The European Central Bank refuted last week criticism that a stability pact binding the 12 nations that use Europe's single currency was inflexible, defending it as indispensable for monetary union.
The ECB said in a statement that countries which are having problems respecting the 1997 Stability and Growth Pact, which sets a limit of 3 percent on public deficits, are the ones to blame, not the rules.
"Problems have arisen not because the rules are inflexible, but as a result of some countries' unwillingness to honor their commitment to respect the rules," the bank said.
The statement came after several countries, including euro-zone heavyweights France and Germany, showed signs they might breach the three-percent threshold, and argued for the pact to be applied with greater flexibility.
On Oct. 17, European Commission President Romano Prodi sent shockwaves through the European Union when he told the French newspaper Le Monde the pact was "stupid" and unduly rigid.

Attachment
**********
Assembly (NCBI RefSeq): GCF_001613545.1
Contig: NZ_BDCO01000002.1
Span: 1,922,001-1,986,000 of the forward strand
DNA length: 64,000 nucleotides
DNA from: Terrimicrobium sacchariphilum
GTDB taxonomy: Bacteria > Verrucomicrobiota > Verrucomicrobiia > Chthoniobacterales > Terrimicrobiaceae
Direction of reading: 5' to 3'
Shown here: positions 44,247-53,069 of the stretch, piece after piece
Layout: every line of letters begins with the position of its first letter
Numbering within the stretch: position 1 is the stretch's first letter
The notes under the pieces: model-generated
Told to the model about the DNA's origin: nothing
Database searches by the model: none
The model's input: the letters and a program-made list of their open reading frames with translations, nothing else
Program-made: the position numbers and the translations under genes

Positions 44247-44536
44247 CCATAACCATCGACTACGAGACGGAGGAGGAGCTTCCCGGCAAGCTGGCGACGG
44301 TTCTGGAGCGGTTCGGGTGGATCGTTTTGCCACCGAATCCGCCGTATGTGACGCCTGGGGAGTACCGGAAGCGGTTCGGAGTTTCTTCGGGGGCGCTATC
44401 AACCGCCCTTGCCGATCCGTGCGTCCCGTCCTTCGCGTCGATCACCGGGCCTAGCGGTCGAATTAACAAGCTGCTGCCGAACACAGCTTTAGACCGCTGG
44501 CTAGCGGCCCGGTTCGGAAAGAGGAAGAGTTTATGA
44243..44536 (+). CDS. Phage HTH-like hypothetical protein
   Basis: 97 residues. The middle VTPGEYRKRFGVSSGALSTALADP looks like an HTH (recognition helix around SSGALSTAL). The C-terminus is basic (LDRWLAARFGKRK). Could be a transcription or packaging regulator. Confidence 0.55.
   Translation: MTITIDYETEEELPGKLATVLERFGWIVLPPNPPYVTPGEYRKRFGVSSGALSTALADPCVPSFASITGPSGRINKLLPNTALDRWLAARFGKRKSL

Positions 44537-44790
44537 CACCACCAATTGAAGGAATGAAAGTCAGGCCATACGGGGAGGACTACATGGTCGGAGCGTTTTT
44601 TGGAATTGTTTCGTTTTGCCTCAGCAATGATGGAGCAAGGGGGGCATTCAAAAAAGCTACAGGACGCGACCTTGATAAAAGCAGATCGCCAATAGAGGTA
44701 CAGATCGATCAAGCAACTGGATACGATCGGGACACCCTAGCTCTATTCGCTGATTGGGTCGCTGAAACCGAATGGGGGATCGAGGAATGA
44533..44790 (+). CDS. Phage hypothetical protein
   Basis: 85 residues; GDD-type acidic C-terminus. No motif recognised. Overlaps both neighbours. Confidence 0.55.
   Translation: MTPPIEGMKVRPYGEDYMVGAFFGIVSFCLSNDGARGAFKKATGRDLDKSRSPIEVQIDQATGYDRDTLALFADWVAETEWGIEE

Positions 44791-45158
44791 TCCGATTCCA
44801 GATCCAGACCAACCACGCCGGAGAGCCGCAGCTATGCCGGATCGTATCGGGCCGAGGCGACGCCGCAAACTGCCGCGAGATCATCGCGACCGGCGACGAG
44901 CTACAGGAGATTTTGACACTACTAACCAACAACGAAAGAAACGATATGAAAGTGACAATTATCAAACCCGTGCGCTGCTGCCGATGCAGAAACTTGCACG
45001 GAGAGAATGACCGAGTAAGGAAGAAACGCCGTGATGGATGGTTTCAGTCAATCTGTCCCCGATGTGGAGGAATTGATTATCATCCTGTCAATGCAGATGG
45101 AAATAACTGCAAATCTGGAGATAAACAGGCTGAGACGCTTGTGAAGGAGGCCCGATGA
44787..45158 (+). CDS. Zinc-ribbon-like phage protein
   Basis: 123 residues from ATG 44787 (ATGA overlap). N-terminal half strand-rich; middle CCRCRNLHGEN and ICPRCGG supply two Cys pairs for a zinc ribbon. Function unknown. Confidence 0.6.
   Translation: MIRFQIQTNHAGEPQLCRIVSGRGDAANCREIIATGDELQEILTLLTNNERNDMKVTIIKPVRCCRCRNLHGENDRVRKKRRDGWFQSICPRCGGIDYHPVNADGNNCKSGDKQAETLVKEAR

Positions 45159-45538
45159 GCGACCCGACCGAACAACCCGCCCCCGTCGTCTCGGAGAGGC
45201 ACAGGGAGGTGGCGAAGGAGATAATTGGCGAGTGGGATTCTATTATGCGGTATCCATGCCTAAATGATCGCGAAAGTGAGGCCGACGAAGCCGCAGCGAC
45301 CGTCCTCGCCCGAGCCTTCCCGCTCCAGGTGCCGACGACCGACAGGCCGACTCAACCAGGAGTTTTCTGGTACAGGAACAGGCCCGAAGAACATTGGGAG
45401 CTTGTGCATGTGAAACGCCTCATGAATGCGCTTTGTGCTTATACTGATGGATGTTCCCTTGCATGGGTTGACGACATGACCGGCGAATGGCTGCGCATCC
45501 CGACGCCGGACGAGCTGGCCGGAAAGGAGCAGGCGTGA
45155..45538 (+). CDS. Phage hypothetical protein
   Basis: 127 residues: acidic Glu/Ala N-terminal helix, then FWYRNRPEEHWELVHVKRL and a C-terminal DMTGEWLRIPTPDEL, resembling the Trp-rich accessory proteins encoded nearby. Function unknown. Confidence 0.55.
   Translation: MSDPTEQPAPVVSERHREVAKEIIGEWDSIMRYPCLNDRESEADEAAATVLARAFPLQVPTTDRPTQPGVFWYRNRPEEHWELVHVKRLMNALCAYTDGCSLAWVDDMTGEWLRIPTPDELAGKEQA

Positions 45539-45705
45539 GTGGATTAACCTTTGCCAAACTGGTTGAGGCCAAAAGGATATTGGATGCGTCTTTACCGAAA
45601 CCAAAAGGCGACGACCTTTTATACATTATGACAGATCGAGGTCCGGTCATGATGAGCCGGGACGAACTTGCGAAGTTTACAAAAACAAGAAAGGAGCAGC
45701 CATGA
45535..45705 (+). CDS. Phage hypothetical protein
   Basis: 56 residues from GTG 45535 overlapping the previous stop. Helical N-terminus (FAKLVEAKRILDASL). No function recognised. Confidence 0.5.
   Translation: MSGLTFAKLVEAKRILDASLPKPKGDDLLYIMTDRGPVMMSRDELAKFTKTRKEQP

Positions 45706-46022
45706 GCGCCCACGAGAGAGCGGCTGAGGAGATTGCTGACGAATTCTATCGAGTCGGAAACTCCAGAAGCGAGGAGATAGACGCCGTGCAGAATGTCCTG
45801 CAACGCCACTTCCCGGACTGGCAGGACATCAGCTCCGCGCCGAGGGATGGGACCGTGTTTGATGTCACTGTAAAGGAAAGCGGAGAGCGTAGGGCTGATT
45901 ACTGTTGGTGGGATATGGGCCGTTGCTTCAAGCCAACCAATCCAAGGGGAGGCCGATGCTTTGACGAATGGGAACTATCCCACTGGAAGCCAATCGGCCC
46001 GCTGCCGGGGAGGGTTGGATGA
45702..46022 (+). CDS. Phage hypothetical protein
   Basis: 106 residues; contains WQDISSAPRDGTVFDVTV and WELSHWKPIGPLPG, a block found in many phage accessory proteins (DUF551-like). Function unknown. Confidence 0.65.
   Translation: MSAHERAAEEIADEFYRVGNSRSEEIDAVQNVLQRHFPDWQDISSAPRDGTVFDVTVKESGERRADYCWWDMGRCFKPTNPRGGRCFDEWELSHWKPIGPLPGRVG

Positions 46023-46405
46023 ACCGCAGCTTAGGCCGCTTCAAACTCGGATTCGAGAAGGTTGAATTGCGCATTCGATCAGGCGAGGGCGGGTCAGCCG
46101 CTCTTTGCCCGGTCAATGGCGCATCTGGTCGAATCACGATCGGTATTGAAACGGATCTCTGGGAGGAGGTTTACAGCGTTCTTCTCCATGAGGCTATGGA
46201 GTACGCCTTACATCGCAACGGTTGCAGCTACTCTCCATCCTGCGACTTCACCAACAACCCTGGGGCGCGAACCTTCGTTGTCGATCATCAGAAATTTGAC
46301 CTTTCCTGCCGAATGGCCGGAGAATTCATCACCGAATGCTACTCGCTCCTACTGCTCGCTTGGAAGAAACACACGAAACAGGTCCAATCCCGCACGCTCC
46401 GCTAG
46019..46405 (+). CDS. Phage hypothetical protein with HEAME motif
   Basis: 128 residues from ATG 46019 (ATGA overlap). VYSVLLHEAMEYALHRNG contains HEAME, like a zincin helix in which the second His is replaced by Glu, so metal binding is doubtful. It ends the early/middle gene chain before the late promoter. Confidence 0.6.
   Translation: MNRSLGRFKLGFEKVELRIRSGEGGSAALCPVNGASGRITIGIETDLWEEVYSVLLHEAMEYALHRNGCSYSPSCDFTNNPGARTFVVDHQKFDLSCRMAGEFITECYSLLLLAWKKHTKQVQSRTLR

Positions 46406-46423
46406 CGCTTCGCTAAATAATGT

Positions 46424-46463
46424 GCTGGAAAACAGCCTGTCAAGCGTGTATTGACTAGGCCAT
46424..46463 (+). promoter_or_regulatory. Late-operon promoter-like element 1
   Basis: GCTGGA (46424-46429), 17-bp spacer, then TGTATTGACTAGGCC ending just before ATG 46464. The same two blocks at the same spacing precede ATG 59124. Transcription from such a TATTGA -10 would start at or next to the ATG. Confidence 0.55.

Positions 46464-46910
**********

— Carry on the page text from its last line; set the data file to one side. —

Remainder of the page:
"I know well that the Stability Pact is stupid, just like all decisions that are rigid," Prodi said in an interview.
He also complained that the European Commission, the EU's executive arm, lacked the authority to implement the agreement with greater wisdom and flexibility.
But the ECB said that "contrary to the claims of its critics, the Stability and Growth Pact also provides sufficient flexibility after 'close to balance or in surplus' positions have been reached."
The bank urged countries with imbalances to commit themselves to a clear consolidation strategy.
"The results of fiscal policy in several countries are very disappointing," it commented in its statement.
The bank said that "the main reason why countries are in budgetary difficulties at present is because they have not used the situation of higher growth to substantially improve their fiscal position."
While it did not single out individual countries, the statement appeared to refer to Germany, France, Italy and Portugal, the four euro-zone nations with substantial budget deficits.